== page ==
- Severe pain and inability to move the shoulder
- An audible crack or popping sound in the shoulder joint
- Tingling or numbness around the shoulder or in the arm
- Inability to use the shoulder for normal activities such as brushing hair
The initial point of contact for shoulder pain may be a primary healthcare provider or an urgent care physician. Depending on the findings of the consultation and examination or response to conservative treatment, a specialist may need to be consulted. Our physicians have extensive training and experience treating shoulder injuries and can offer the caring and comprehensive attention you need.
Who are the candidates for shoulder injury treatment?
Treatment should be conducted right away in instances of severe, noticeable injury such as a dislocated shoulder or frozen shoulder. In addition to these situations, patients who are good candidates for shoulder injury treatment include those whose pain keeps them up at night or prevents them from comfortably performing normal daily activities.
What can you do to prevent shoulder injuries?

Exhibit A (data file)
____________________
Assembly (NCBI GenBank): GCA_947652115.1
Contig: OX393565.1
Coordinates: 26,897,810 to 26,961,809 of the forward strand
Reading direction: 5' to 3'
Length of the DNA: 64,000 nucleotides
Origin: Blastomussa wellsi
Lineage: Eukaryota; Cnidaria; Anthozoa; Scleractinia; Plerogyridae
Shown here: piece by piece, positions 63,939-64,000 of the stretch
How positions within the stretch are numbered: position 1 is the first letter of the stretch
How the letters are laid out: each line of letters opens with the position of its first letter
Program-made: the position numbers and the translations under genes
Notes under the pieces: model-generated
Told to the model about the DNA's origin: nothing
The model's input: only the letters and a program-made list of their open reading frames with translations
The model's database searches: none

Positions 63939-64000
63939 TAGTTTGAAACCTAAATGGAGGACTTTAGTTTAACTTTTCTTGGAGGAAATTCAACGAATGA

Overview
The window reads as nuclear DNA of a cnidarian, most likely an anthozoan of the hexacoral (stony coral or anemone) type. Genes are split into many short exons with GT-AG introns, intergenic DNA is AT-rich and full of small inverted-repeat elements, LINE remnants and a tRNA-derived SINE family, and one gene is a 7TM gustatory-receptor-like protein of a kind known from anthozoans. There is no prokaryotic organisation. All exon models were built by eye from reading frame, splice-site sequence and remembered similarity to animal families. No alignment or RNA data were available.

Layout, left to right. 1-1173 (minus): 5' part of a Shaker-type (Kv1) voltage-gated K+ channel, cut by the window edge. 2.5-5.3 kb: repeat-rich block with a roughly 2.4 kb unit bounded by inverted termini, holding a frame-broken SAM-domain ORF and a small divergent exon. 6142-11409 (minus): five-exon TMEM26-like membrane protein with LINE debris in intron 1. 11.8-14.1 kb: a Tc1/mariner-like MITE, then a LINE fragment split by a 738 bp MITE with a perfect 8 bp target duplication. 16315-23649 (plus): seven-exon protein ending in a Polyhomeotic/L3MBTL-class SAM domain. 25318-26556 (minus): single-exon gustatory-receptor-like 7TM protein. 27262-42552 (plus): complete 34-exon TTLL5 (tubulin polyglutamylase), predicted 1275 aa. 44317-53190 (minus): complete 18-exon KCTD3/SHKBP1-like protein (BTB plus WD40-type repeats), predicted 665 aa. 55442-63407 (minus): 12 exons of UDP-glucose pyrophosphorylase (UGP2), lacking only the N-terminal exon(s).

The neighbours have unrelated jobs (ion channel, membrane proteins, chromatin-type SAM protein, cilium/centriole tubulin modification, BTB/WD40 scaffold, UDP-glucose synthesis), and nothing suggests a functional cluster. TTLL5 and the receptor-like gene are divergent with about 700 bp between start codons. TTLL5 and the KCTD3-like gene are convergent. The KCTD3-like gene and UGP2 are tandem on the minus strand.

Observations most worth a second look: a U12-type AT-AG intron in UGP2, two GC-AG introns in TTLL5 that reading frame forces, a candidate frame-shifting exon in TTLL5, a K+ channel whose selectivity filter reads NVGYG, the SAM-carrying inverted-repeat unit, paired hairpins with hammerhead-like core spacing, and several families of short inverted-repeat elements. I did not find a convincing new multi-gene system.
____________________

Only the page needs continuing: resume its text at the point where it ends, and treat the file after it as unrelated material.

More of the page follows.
Fortunately, shoulder injuries often respond well to nonsurgical remedies. With certain strategies, irritation to the shoulder joint can be prevented or minimized. Experts suggest:
- Always warm-up before exercise and sports. A proper warm-up takes only about 5 minutes and prepares the muscles and joints for full engagement in an activity.
- Keep lifting at a tolerable level. This is important for those who engage in weight training as they seek increases.
- Maintain muscle tone. Weight training, even using bodyweight, engages the muscles and tendons that support the joints of the body.
- Stop early in instances of discomfort. If shoulder pain occurs, it is important to stop the activity and rest the joint.
- Use good standing and sitting posture.
- Lift objects safely, with a straight back and using the leg muscles.
- Use tools such as a step-stool when reaching for objects in high locations.
What can I expect at the consultation?
If special care is needed for a shoulder injury, patients can expect to discuss much of the same points that they have with their primary healthcare provider. Our orthopedic specialists may ask about general health, existing conditions, and family history. Of particular interest are conditions such as anemia, diabetes, osteoporosis, arthritis, and hypertension, because these health problems may influence treatment options.
Following the discussion of existing pain and medical history, the orthopedic specialist will conduct a physical examination of the shoulder. This aspect of the visit assesses swelling, skin condition, reflexes, and swelling. Our specialist may observe your ability to perform various motions such as lifting the arms in front of you, reaching behind the back, or lifting arms to the sides.
An additional aspect of the orthopedic assessment is imaging. X-rays may be performed to observe details of the shoulder joint. X-rays may detect abnormalities in the position, shape, or size of the joint.